Karel pointed out that if Locke were placed in the Acceleration Network all teachers and the principal would have to reapply for their positions, that up to 80% of the faculty could be rehired, and  at least 20% would be forced out without due process. Davis-Bowie interrupted to say she had met with teachers and told them this, but Karel spoke with several teachers afterwards who said this was news to them. Karel also raised the issue of any additional funding disappearing after 3 to 5 years. Davis-Bowie responded “that schools would have to build their capacity to continue programs and services”, but did not explain how one school’s budget could sustain additional programs. Davis Bowie moved on to “What data did we gather?” The report stated that District administrator conducted a 2-day whole school review; every classroom was visited for an average of 15 minutes. The principal, teachers,  and students were interviewed, but no details about how many, for how long, and with what questions.  Student work was reviewed; again, no details of how or based on what criteria. One community member asked: How can you conclude whether a student has mastered a skill after 15 minutes? The response: “we watch as the task is modeled and then stay to see if the child has mastered it”. Any experienced educator knows that this simplistic approach could not be part of any developmentally appropriate learning assessment.

The Power Point listed both “Practices that Support Learning” as well as “Practices that Limit Learning”:


  • Structures are in place in classrooms and around the school to show student work, learning objectives, and standards.
  • Students have strong relationships with teachers and adults in the building which creates the foundation for an appropriate learning environment.


  • There were few examples of students engaged in classroom lessons and mastering what was taught.
  • Not all students are being challenged and pushed towards deeper learning.

Cheri questioned the Finding that “few students were engaged in classroom lessons”–is the implication that few students were not engaged in all of the observed  classroom? We spoke with teachers after the meeting who also found this point not credible. Cheri also questioned how the team could report such a finding,  since the monitor spent only fifteen minutes per classroom visit. Davis-Bowie responded that the team returned multiple times to each classroom, but nowhere in the report does it mention return classroom visits.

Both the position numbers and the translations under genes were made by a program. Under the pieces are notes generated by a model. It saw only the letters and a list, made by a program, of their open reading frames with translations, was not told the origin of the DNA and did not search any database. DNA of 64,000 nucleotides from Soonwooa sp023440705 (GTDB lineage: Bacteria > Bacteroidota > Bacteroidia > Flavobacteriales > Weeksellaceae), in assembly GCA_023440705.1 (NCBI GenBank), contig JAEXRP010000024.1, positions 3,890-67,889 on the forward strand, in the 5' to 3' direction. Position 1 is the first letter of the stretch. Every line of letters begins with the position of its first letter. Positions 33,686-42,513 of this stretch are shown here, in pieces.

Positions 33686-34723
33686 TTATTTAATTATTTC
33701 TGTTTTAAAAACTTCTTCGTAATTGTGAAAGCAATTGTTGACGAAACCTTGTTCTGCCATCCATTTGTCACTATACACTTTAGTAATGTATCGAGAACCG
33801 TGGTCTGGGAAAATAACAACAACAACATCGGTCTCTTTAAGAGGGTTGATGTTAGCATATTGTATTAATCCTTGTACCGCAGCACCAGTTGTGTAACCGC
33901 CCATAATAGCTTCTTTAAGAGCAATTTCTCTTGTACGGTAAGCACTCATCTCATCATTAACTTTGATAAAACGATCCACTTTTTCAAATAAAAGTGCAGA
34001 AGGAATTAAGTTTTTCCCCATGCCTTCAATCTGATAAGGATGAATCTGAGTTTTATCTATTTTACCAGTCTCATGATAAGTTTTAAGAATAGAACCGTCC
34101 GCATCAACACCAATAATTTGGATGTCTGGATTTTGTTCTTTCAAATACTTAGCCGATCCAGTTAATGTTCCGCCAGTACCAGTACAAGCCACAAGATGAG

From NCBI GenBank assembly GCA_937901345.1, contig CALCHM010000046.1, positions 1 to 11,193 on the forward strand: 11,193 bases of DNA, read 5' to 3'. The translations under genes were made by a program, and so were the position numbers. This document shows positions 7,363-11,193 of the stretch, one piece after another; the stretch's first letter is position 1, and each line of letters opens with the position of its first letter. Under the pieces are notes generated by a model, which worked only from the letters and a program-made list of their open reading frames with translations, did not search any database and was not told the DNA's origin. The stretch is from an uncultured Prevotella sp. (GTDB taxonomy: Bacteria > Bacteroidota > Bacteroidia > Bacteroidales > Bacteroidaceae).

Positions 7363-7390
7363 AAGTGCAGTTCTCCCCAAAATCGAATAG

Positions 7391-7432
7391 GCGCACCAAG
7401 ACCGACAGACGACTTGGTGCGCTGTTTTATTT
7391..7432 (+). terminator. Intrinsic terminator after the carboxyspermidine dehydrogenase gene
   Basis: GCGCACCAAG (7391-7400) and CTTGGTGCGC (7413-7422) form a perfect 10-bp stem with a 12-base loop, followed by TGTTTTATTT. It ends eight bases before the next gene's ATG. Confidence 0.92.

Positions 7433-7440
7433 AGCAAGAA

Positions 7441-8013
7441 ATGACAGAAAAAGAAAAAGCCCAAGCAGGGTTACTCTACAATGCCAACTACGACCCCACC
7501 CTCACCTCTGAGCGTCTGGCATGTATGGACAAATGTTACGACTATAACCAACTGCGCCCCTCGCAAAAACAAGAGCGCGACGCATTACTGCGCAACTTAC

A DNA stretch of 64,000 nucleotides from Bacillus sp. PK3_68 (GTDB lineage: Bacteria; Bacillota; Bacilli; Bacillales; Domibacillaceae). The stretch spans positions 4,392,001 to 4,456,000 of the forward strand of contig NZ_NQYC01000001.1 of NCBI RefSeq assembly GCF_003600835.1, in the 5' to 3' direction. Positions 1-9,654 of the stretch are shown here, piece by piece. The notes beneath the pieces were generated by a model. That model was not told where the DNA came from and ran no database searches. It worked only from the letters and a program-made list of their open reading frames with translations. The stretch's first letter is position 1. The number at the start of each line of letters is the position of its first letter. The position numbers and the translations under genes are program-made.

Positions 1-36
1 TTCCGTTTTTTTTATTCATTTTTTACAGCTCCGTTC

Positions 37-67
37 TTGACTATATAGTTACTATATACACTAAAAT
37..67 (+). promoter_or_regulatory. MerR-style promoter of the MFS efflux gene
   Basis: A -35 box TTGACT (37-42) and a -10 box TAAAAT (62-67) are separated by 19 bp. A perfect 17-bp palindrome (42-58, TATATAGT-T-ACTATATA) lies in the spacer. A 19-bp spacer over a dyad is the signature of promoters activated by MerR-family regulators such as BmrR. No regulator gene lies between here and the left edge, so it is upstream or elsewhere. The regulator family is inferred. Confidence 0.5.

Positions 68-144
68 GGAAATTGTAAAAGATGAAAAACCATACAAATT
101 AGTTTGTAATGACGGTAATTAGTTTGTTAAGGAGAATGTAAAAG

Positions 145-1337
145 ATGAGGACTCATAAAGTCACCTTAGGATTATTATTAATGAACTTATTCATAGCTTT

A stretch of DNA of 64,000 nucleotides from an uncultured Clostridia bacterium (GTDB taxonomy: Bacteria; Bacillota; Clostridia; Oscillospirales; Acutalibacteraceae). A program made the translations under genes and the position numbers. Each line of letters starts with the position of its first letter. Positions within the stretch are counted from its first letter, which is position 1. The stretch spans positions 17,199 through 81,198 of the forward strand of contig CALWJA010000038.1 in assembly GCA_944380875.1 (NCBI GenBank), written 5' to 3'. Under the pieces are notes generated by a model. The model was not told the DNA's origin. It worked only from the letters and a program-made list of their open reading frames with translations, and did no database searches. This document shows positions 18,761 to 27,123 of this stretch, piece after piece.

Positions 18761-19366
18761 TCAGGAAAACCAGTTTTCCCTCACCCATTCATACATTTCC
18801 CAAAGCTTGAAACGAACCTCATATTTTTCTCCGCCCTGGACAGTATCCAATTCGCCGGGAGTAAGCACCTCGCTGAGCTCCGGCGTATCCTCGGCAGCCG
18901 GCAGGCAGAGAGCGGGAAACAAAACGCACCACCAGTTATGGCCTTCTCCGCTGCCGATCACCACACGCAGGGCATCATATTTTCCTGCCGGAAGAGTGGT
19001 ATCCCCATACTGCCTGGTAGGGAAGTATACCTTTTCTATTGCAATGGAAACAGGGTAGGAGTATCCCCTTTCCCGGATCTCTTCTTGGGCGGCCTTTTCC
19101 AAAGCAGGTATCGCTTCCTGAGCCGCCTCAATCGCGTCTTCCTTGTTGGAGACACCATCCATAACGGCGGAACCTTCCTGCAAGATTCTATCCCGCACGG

Professor Shorr then reviewed the “Family Feedback” section that cited selected quotes from parents to reinforce the District’s conclusions.

“Awesome Teachers” was listed as a Strength, while Challenges included  “more staffing in the classroom, a need for tutoring, and work is not challenging enough”.  A teacher responded to the need for afterschool activities; she reported that she and other teachers are currently providing those services, without pay,  out of “ love and concern” for their students. Students have joined a chess club and are rehearsing for a play.

Davis-Bowie said there will be additional funding for Locke no matter which of the two options was decided on, but again no details on how or by whom that decision would be made. Cheri asked  for the criteria being used to select the plan for Locke. Davis-Bowie answered, “I don’t know.”

By the end of this sixth and final Locke meeting, it was clear that the staff members assigned to present the Findings were both unable and unwilling to respond to questions from parents and community members. The very structured Power Point presentation seemed to be a vehicle for evading discussion rather than for truly enlightening the Locke community. In some cases District staff bristled at the questions being posed. This does not instill confidence that concerns and solutions expressed by Locke parents and community members will be seriously considered.